In between my west coast travels, I took a quick detour down South. I was in blistering Texas for a few days and then took a weekend trip to Louisiana to visit Jen, a dear old friend. I had heard Louisiana was a creature of its own design, unable to be replicated and a necessary experience for anyone who calls themselves Southern. Or American.
If my heart were a pie chart, the colored sections of my various belongings would continually shift in percentage. Some days I feel mostly Southern, while others I long for the fast-paced, overcast life of the Northeast. For awhile I felt mostly Midwestern and the strangely large amount of time I have spent on the West Coast has carved itself a permanent slice. I have lived on both coasts and in the far North and deep South. I have visited the Northwestern and Southeastern most corners of the country and driven through many a fly-over-state. Bits and pieces of me fit in everywhere and I’m curious to see where my branches will grow and where I will eventually set down new roots.
As a whole I don’t know how much I identified with Louisiana, but I had never seen anything like it and the Southern gal in me loved it. The music, the art, and the architecture in New Orleans are cultural gems that I soaked in best I could in one weekend. What I truly fell in love with, was the food. The gumbo, the beignets, the crayfish, the cheesy corn grits (and grits and more grits), the pralines, the red beans and rice…I could go on and on.
Aside from walking around and eating (arguably the two most important parts of visiting a new place, no?), I had a psychic reading done. Given the choice between a tarot reading and past-life reading, I went with past lives. The woman told me that in one life (circa 15th century), I was a Greek girl who survived a shipwreck off the coast of France. I lived by myself for two years at the age of 15, assuming that the rest of my family had perished in the accident, until my father found me. During my time alone I was a bit ostracized by the community and never quite fit in. I became headstrong and independent, learning how to care for myself and endure hardships alone.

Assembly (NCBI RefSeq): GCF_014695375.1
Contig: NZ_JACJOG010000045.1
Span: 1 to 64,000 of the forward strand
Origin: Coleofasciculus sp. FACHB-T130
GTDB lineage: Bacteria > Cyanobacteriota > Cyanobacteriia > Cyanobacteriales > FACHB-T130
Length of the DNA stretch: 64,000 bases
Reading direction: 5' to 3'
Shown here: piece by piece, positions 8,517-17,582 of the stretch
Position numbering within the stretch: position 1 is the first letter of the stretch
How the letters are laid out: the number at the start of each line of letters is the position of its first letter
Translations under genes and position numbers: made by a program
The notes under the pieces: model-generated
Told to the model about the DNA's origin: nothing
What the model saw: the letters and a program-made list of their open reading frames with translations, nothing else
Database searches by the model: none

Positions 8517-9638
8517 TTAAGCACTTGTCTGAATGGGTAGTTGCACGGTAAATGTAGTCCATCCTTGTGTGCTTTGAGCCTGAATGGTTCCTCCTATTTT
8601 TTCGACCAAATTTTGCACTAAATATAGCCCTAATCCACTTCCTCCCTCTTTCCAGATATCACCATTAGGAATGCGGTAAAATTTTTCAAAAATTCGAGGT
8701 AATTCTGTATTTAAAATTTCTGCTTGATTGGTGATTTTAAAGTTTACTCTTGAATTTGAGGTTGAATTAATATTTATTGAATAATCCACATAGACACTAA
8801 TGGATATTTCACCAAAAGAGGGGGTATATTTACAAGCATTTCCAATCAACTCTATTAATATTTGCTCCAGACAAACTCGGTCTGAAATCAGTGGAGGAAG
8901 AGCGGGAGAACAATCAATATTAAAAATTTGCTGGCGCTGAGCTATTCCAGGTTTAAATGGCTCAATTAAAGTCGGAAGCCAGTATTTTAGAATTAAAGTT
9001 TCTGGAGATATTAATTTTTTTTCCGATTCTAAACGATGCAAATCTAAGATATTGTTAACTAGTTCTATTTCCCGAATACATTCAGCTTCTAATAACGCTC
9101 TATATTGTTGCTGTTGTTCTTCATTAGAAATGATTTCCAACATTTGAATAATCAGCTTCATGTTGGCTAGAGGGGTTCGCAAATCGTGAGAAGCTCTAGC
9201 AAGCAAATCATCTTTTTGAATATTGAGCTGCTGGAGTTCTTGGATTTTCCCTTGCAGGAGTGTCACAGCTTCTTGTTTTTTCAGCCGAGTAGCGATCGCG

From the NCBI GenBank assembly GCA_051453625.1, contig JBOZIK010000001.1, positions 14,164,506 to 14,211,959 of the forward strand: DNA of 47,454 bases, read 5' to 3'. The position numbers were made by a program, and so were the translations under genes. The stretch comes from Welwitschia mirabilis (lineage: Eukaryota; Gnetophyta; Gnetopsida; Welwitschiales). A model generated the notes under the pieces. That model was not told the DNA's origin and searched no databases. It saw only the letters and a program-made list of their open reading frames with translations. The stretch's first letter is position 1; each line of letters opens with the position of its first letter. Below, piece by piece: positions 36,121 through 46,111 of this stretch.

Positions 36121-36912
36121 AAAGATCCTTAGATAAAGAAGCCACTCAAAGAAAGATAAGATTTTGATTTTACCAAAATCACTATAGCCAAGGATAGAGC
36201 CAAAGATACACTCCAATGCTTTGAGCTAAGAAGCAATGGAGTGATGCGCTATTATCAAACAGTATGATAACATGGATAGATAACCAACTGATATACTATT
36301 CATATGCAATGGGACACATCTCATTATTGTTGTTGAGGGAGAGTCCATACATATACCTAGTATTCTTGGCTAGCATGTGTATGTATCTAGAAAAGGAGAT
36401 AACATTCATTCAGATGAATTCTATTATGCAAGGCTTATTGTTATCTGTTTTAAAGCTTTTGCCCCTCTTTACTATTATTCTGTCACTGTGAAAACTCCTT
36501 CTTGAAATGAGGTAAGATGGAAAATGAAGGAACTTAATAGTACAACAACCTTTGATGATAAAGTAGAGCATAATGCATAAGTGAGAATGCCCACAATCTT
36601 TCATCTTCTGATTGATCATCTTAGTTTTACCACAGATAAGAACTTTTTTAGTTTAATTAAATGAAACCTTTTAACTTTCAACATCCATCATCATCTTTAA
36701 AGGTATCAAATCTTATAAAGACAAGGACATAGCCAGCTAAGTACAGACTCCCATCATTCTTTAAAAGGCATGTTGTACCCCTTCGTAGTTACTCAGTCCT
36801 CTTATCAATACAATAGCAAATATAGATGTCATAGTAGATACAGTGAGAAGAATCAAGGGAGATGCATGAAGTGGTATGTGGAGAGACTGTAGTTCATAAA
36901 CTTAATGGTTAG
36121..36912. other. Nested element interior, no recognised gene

A few centuries before that, the woman sensed, I lived in a small village at the base of a mountain in Eastern Europe, potentially around Ukraine. My village sat in the cross-section of many trading routes and I grew to love learning other languages and about the politics and cultures of other lands.
None of these things ring a bell. Perhaps the characteristics of hard-work, appreciation of solitude, love of other cultures, and desire to live by the mountains have carried over throughout the centuries, but who knows. I understand why people are skeptical of psychics. It would have been pretty easy to make those things up and usually it is easy enough to a) read people or b) talk about something general enough that most people will be able to identify with it. But that doesn’t stop me from believing that I have lived lives prior to this one.
I believe in reincarnation because I think the idea of living multiple lives in different time periods, in different walks of life, on opposite ends of the globe, is fascinating. I like the idea that the people who are important to one another, find each other in each life and come together in different forms. I think it is cooler to explain desires, preferences, and instances of deja vu with a connection to another life than by certain chemical reactions or biological wirings in the brain.
I believe in reincarnation and heaven at the same time. It makes sense to me that people would live multiple lives until they learn some kind of lesson or fulfill some purpose. I don’t believe in hell though. It doesn’t seem very forgiving to me.
I think God looks like Aslan and sounds like Liam Neeson because…how cool would that be?
I believe there is intelligent life in the universe because I like to think that we are not alone. I know there is a basement in a government building somewhere devoted to extraterrestrials and I am determined to find it.
I believe some people can have contact with the spiritual world because I believe there are things about the mind, the soul, and the universe that we will never understand.
Basically my belief system is what I hope is true. What I hope will happen to me when I die. What I hope the world around me is like. The whole point of faith is that you don’t know, right? So I’ll just go with what I think sounds cool.
I got side-tracked. New Orleans and Baton Rouge were marvelous places. Not to say that the South doesn’t have it’s problems (many of which I am critical of and why I sometimes struggled–and still struggle–to call Texas my home), but the people I encountered were kind and happy. And they made real good food. Speaking of which, I am going to have to get me some BBQ and Tex-Mex before I move to D.C.